8. By building deep intelligence and networks in emerging markets, some of our home-grown companies are becoming global leaders in their fields. Keppel Corporation is a good example. Besides a strong presence in Asia and developed markets like the US and Germany, it has established a distinct and growing niche in emerging markets in the Middle East, Central Asia and Latin America. Keppel has established itself as the world leader in the building of harsh environment jack-up rigs, having in fact built most of the world's jack-ups on order in the last decade. It is also a world leader in the conversion of Floating Production Storage and Offloading vessels (FPSOs) and Floating Storage and Offloading vessels (FSOs). No mean feat for a company from a country with no harsh environment to speak of, and no oil exploration!
9. While our companies' investments in emerging markets can produce high returns, they also come with high risk. It is important to have a clear strategy, as well as systems and processes for rigourous investment evaluation and ongoing management of risks. Like Keppel, we all have to keep our eyes sharply trained on both the opportunities for reward and the risks.
Corporate Governance of Listed Companies
10. Let me now turn to some changes that we are making in the oversight and regulation of corporate governance. Singapore has a well-developed legal and regulatory system governing the business activities and conduct of companies. There are essentially four pieces to the regulatory jigsaw currently, each clearly defined and complementing the others.
11. First, we have the Accounting and Corporate Regulatory Authority or ACRA, a statutory board under MOF, which administers the Companies Act that sets out the responsibilities of companies, directors and secretaries, and the basic mandatory requirements that all companies are required to comply with, for example the need to disclose related party transactions.
12. Second, we have the MAS, who as the statutory regulator for capital markets, administers and enforces the Securities and Futures Act or SFA. The SFA governs the integrity of the markets and regulates the capital markets, their infrastructure, the intermediaries involved and the products offered.
13. Third, we have the SGX as the front line regulator of listed companies. By virtue of its direct interaction with listed companies, SGX is responsible for monitoring their ongoing compliance with listing requirements. This includes for example, requiring companies to provide timely and adequate disclosure of material information.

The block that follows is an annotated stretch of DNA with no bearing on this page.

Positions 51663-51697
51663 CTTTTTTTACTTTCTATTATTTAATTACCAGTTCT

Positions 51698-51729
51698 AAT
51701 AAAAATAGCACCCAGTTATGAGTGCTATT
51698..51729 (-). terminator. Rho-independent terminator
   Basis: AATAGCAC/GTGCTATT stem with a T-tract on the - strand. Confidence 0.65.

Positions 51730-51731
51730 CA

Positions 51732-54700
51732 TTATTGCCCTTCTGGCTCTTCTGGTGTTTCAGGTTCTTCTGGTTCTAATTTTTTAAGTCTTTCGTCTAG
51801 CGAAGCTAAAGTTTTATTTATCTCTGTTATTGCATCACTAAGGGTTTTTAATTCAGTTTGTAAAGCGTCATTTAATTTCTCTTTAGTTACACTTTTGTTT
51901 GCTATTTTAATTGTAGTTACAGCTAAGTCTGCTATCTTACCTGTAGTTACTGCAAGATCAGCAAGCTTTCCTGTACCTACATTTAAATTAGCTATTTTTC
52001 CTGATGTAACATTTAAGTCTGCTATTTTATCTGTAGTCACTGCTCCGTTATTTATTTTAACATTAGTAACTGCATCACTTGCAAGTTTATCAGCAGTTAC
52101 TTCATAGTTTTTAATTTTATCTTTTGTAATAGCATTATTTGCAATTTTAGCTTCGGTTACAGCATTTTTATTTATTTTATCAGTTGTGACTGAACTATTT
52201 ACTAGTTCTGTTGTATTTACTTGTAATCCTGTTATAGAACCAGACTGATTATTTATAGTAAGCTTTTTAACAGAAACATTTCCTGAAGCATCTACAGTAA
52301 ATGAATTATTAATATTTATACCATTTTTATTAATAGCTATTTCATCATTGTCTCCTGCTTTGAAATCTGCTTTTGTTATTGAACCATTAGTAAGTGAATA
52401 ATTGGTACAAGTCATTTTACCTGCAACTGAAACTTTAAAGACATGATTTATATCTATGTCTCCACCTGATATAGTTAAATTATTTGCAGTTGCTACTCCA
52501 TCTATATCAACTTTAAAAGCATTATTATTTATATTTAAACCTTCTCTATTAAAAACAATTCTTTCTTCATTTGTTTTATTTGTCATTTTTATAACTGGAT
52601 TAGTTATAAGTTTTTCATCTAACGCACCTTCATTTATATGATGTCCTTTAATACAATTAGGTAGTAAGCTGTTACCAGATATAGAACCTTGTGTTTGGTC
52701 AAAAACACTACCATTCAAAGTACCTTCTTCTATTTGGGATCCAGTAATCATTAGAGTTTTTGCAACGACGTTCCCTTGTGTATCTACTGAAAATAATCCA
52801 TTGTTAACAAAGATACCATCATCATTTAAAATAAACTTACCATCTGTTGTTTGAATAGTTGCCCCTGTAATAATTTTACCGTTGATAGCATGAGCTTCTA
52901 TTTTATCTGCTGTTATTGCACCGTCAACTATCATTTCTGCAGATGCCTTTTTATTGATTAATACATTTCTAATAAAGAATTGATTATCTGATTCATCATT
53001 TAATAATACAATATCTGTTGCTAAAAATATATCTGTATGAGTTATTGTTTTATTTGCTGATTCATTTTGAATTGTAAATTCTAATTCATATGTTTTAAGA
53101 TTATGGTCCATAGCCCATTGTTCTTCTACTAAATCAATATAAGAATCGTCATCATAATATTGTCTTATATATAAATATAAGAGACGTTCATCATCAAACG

14. The fourth and final piece of the regulatory landscape comprises oversight of corporate governance. In 2002, the Council on Corporate Disclosure and Governance or CCDG was set up to undertake a comprehensive review of corporate governance practices, keep track of what is happening elsewhere in the world and advocate practices which will advance Singapore's standing as a premier financial and business hub. It was also charged with prescribing accounting standards for companies.
15. The CCDG, which has been chaired by J Y Pillay, comprises members that come from businesses, professional organisations, academic institutions and government. It has done much to enhance and strengthen our corporate governance practices and ratcheted standards up measurably in recent years. The most recent example is the Council's review of the Code of Corporate Governance, which amongst other things, led to an expansion in the duties of the audit committee to include ensuring that channels to facilitate whistle-blowing are put in place.
16. Having successfully laid down the foundation of a strong and robust corporate governance framework for listed companies, the CCDG is now ready to devolve its role as the arbiter of good corporate governance practices to MAS and SGX. MAS and SGX, as the market regulators, will be well positioned to coordinate the promulgation of good corporate governance practices and to reap the synergies in having comprehensive regulatory oversight of listed companies.